[Implementers’ info] [Authors’ info] [WIP]
In case you don’t have solid data related to user preferences, here is some information to help you kickstart your UX.
It is worth noting this should not be considered a guide, this is just a list of interesting observations, notes and remarks. UX research is critical and there’s not a lot available for ebooks so far, so you’ll have to do it yourself to see what works and what doesn’t.
This is really tricky as there may be a cultural factor to take into account. In our research, results varied significantly from one market to another. Unfortunately, it is impossible to tell how important this cultural factor is compared to others. In other words, if you’re going global, it might be interesting to do some specific research on this.
When asked directly, the vast majority of users will say they prefer basic settings (reading modes, typeface, and font size) over other options (maximum amount of settings possible, themes, customizable themes). Customizable themes and advanced settings are equally popular, at a distant second place.
Once again, this is a complex UX issue and your mileage may vary. On Android for instance, there is a lot of apps with advanced settings as the default, and millions of people are using them daily. So it’s primarily about your UX proposal, people using it, etc.
Hopefully, Readium CSS was designed to take all those options into account: modules are take or leave, which implies you can build any UX from them.
We’ve been running forms on this topic but answers can’t be taken at face value since they might well be biased – given the eprdctn and a11y communities on social networks, and the probable tech-savyness of people who came across those forms in the first place; what is the most interesting is the open-ended questions and how you can interpret them.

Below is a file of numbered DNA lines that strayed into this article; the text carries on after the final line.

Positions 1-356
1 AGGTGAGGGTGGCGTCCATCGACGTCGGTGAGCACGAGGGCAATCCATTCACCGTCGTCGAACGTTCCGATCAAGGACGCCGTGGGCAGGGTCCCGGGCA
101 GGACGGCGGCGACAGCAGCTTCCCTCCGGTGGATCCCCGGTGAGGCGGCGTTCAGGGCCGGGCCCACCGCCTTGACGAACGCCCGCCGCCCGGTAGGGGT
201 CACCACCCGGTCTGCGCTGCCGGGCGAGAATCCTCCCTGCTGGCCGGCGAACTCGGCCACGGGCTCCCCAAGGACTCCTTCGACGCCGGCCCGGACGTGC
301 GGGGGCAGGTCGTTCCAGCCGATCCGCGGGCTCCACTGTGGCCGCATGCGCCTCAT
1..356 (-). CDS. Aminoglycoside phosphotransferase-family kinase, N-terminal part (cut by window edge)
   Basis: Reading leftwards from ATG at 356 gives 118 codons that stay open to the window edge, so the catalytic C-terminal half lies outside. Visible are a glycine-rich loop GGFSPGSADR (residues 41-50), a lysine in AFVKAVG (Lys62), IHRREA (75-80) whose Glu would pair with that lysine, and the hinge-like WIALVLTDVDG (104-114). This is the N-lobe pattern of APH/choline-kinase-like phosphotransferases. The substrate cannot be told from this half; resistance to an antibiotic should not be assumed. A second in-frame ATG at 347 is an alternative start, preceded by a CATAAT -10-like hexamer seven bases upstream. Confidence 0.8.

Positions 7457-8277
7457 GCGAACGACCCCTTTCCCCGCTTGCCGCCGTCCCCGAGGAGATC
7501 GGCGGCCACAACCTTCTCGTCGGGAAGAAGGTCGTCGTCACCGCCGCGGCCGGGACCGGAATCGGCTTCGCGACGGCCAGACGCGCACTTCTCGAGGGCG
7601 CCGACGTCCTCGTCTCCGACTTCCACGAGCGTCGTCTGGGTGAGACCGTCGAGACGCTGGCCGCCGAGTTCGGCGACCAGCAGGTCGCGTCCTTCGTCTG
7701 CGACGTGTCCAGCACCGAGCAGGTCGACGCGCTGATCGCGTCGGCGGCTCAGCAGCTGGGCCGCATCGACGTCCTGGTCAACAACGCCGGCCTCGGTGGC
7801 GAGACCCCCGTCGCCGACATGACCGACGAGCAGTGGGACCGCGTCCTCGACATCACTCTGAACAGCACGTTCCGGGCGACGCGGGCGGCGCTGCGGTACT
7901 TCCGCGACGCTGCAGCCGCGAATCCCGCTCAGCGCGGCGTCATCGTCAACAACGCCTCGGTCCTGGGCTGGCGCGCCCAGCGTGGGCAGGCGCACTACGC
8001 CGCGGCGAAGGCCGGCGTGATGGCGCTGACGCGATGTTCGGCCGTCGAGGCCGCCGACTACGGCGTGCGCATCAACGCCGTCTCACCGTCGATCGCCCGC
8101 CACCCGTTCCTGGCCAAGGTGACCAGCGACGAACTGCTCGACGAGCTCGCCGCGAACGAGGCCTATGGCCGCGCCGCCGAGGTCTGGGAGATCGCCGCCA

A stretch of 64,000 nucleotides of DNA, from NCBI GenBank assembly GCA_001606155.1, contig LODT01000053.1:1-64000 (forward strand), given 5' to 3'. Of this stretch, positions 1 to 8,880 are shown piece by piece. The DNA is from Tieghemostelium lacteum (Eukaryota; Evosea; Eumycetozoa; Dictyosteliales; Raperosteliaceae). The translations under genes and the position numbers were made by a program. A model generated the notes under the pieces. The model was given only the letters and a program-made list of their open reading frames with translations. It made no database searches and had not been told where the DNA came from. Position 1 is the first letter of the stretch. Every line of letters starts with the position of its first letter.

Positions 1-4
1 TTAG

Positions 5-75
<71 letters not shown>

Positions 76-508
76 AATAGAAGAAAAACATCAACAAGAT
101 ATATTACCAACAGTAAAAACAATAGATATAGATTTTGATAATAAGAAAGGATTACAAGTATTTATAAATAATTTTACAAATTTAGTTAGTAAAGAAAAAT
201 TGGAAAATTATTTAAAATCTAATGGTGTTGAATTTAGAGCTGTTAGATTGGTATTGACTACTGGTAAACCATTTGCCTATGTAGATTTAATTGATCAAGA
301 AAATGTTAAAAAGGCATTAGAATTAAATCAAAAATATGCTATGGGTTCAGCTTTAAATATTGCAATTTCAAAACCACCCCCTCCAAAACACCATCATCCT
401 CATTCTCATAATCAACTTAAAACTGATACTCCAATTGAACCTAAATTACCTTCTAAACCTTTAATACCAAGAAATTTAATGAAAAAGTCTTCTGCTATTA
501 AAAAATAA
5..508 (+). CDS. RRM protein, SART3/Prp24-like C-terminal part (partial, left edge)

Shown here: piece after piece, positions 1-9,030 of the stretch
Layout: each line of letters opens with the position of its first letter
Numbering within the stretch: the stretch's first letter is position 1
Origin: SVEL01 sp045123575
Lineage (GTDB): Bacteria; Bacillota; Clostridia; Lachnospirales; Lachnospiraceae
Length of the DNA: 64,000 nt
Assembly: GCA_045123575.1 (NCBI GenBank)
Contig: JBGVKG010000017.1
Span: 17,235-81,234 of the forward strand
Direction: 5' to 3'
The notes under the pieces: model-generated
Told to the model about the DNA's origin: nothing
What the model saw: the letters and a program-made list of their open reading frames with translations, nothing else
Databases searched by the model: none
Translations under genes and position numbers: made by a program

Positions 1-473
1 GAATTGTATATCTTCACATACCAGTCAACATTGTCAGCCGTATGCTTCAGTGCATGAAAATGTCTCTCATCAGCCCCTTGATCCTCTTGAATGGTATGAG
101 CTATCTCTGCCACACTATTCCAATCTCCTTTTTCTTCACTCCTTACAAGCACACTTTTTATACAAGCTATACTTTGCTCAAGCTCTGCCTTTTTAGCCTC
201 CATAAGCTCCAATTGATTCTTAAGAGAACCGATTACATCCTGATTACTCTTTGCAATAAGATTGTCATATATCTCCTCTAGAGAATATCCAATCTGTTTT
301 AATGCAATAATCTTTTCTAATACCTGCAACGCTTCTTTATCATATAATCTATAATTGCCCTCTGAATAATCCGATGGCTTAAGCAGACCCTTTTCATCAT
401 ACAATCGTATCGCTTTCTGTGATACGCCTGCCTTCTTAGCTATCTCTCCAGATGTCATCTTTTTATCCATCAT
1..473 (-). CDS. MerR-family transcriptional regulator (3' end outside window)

People keeping the publisher’s typeface are in the minority (< 15%). Most users at least change the typeface occasionally (see reasons below), although they don’t necessarily do it for each ebook – some ebooks simply use the default typeface so it’s quite complex to measure.
What’s important is that you’d better have some kind of bulletproof selection of RS typefaces. “Bulletproof” is the keyword here, since it is difficult to imagine a selection that will satisfy everybody. There won’t be any silver bullet.
Since more people systematically change the publisher’s typeface than those who never do it, implementers might end up with a huge share of users systematically changing the typeface and could adjust the UX accordingly (global setting applying the typeface in all books).
It also implies you’d better have fonts providing with the largest characters set possible.
Legibility. We’re including dyslexia typefaces since it is kind of related to this issue.
In some way, this justifies we must change the typeface for (at least) body copy by any means necessary – and absolutely everything for dys.
As an aside, respondents didn’t hesitate to criticize the publisher/graphic designer when they feel they made an abysmal choice of typeface(s). Please pick the typefaces you want to provide carefully. There can be language subtleties to take into account, and pairs, ligatures, kerning, etc. might have been done well for one latin language but not other latin languages for instance – especially when those other languages are using diacritics.
Other reasons were given, the most interesting ones being:
Users can be gathered in diverse categories.